When dealing with a partner who is abusive, it can seem impossible to get out of your relationship. You are constantly walking on eggshells, and almost any incident could detonate World War III. What’s worse is feeling like you can’t end the relationship, because things will escalate, resulting in your partner being destructive. An example of this is when Michael Douglas tried to break things off with Glenn Close in the movie Fatal Attraction, and she stalked him, showed up in places uninvited, killed and boiled his daughter’s pet rabbit, became physically abusive, and physically attacked his family – all because he didn’t want to continue the relationship. The abuse ended when his wife shot her. Many of my clients find themselves in similar situations, where they are unable to set limits or say no to their partner without severe consequences, leaving them hopeless about getting out of the relationship. They ask, “how can I safely get out of this relationship?” Here are 7 tips and suggestions to help you with safely leaving your partner.
1) Acknowledge that you are being abused. If you are in a destructive relationship, it is important to acknowledge that what constitutes abuse. Common quotes like “she slapped me once, but I wouldn’t consider that abuse” or “he just took control of the money I made, and that’s just how it was” are a couple of examples of how people minimize or don’t acknowledge abuse. When abuse is minimized, victims rationalize or dismiss it like this: “it only happened twice, I just got used to it, I thought he did it because he loved me, he was the provider – what could I do?” Still there are others, are just not well informed on different types of abuse, and what constitutes abusive behavior. If you type in the word abuse in Wikipedia, it will list and define several types of abuse.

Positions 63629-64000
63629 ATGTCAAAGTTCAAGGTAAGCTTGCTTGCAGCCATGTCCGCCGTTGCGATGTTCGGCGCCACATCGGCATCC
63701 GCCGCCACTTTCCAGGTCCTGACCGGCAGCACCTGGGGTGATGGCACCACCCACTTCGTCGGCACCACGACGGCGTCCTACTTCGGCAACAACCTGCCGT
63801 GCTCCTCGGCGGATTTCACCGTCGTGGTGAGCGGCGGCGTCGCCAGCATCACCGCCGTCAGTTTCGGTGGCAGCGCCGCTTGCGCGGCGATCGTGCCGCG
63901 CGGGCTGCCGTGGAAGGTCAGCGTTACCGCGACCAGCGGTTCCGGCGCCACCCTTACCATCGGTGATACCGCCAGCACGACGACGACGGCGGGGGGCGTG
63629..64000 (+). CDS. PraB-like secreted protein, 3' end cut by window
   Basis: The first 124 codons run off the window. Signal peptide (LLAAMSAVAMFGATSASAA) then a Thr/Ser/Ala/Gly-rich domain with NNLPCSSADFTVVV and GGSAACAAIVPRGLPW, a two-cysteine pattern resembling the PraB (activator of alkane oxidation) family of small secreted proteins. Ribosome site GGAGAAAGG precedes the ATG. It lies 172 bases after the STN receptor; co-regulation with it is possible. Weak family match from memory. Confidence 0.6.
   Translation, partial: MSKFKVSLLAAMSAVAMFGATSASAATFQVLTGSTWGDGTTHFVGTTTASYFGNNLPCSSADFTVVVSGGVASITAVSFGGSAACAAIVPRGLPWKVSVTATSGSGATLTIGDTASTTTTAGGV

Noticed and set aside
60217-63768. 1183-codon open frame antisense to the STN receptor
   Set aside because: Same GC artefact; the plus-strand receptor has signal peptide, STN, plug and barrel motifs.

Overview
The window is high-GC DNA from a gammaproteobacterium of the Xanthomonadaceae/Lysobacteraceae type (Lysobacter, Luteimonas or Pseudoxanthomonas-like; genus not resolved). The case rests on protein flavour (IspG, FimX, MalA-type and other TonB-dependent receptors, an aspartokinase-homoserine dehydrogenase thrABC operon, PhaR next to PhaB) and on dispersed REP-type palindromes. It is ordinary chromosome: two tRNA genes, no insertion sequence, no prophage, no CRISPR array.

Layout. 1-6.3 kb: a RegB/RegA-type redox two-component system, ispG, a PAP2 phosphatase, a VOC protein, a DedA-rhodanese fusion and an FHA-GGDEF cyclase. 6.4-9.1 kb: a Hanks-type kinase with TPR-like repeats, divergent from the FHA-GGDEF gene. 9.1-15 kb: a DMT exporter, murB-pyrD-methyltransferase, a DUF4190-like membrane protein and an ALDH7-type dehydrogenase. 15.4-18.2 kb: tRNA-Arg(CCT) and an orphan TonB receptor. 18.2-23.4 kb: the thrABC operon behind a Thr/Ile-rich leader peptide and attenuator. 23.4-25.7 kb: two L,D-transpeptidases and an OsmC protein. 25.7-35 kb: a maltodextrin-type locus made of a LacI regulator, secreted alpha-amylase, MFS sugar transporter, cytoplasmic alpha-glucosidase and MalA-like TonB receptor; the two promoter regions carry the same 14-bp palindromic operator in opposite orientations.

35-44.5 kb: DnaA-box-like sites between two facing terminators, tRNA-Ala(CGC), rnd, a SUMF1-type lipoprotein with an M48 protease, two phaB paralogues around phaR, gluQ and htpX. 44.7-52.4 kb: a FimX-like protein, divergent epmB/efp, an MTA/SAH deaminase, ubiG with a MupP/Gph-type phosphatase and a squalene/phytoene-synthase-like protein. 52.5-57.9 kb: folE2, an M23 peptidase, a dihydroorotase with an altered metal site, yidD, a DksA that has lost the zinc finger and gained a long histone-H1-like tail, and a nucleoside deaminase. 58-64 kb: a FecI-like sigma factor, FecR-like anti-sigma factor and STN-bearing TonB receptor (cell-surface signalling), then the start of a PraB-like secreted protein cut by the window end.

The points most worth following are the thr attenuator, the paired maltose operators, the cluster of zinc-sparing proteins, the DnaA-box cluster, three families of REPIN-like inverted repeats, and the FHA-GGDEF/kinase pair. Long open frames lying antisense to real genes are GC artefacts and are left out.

2) Tell someone that you trust about what is happening. Often, people who are being abused are embarrassed and isolated and may feel like no one can understand or that they shouldn’t be talking about the business that goes on in their home. Reach out to someone to get help and support. If there are no immediate family and friends who are not supportive, then contact a 24-hour crisis line to talk to a counselor trained in abuse. You can also seek out the advice and guidance of a professional therapist for ongoing support. Support groups (including online) provide a safe network of peers and resources.
3) Be wise about who you trust. If you are communicating with people about the abuse, and your plans to leave your partner; be sure to know who you can trust. In other words, you don’t want to confide in people who are going to tell your abusive partner everything which puts you in jeopardy.